Kristen Bell reads every night to daughters Lincoln, 5, and Delta, 3. "It's truly my favorite part of the day," Bell says. "I glance away from the book and see their brains working while we're all cuddled up like meerkats." But the ladies don't just read, they discuss—especially classic Disney storylines.

"Every time we close Snow White I look at my girls and ask, "Don't you think that it's weird that the prince kisses Snow White without her permission?" Bell says she has asked her daughters. "Because you can not kiss someone if they're sleeping!"

Bell isn’t the only actress to take issue with Disney characters lately. Earlier this week Keira Knightley revealed that she prohibits her 3-year-old daughter, Edie, from watching certain animated classics. “Cinderella, banned because she waits around for a rich guy to rescue her,” she told Ellen DeGeneres during a recent visit to the talk show program. “Don’t. Rescue yourself, obviously.”
Knightley said she's a little irked by another movie, too. “This is the one that I’m quite annoyed about because I really like the film, but ‘Little Mermaid,’" she said. "I mean, the songs are great, but do not give your voice up for a man. Hello!”

Bell herself is working on a children's book, and the process has made her appreciate how far children's literature has come. Bell has old books from her childhood, courtesy of her mom, and says those are often outdated.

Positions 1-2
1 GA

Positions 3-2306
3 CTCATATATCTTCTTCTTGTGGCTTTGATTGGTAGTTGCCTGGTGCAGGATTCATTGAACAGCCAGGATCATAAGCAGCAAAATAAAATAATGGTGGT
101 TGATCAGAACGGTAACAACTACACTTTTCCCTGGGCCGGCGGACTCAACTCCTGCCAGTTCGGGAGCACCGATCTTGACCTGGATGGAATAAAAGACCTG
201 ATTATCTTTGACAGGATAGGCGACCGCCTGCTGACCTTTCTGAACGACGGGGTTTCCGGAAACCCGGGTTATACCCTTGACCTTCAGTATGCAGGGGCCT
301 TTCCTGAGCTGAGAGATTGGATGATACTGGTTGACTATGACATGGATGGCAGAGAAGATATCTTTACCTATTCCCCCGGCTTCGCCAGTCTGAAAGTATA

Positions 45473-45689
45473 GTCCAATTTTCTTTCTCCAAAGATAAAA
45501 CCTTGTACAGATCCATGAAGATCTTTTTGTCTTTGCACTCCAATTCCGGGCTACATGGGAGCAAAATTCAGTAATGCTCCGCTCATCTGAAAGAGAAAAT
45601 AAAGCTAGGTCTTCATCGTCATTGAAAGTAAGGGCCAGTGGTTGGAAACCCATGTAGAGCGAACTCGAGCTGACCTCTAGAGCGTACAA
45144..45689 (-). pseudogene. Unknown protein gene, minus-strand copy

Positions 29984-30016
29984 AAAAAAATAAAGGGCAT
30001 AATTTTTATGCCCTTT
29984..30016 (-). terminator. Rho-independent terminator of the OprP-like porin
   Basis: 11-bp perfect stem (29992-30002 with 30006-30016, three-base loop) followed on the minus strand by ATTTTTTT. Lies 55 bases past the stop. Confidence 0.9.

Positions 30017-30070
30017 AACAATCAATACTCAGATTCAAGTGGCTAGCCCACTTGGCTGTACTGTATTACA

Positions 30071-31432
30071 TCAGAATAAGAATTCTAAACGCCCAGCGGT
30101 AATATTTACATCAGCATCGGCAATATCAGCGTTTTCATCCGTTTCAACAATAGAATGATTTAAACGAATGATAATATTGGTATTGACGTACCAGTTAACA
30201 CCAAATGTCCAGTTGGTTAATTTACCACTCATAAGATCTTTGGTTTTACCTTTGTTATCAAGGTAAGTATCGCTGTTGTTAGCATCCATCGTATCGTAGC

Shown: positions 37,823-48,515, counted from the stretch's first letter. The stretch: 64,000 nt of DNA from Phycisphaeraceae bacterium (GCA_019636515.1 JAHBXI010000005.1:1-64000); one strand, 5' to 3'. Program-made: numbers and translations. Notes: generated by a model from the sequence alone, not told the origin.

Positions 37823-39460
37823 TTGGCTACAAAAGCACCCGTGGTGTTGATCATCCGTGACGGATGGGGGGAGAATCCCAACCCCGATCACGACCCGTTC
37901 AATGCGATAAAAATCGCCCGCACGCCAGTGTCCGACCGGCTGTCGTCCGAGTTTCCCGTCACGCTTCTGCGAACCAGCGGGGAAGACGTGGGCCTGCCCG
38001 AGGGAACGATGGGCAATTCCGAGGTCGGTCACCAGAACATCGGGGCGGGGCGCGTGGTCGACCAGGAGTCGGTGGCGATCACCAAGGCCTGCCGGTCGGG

Kristen Bell thinks 'Snow White' teaches kids a bad lesson — here's why
Kristen Bell Worries Disney Princesses Teach Her Daughters Bad Lessons | Parents
Lol, I hate to be picky, but Snow White and the Seven Dwarfs is a Germanic fairy tale written by the Brothers Jacob and Wilhelm Grimm and published in 1812 - it is not a 'classic Disney storyline'. ;)
 

Ian Jeffrey

Council Hall
Mar 2013
72,228
40,318
Vulcan, down the street from Darth Vader
#79
Yes indeed... You are perhaps familiar with the term "bowlderize?" After Mr. Thomas Bowlder (1754 – 1825)... In my youth I wouldn't have guessed that we were poised to enter another age of bowlderization, but here we are, well into it in various ways.
"Bowdler."
Lol, I hate to be picky, but Snow White and the Seven Dwarfs is a Germanic fairy tale written by the Brothers Jacob and Wilhelm Grimm and published in 1812 - it is not a 'classic Disney storyline'. ;)
It is a classic Disney story. Disney's version just is not the original, obviously. But then, few of them are IIRC.
 

boontito

Future Staff
Jan 2008
103,086
91,535
Most Insidious
#80
Most of the fairy tales we learn have been heavily sanitized. In the older versions (typically pre-18th century), themes such as rape, cannibalism, torture and dismemberment are disturbingly common.
Art usually imitates life. You can bet that those themes were more common, not only in fairy tales of the time, but real life too.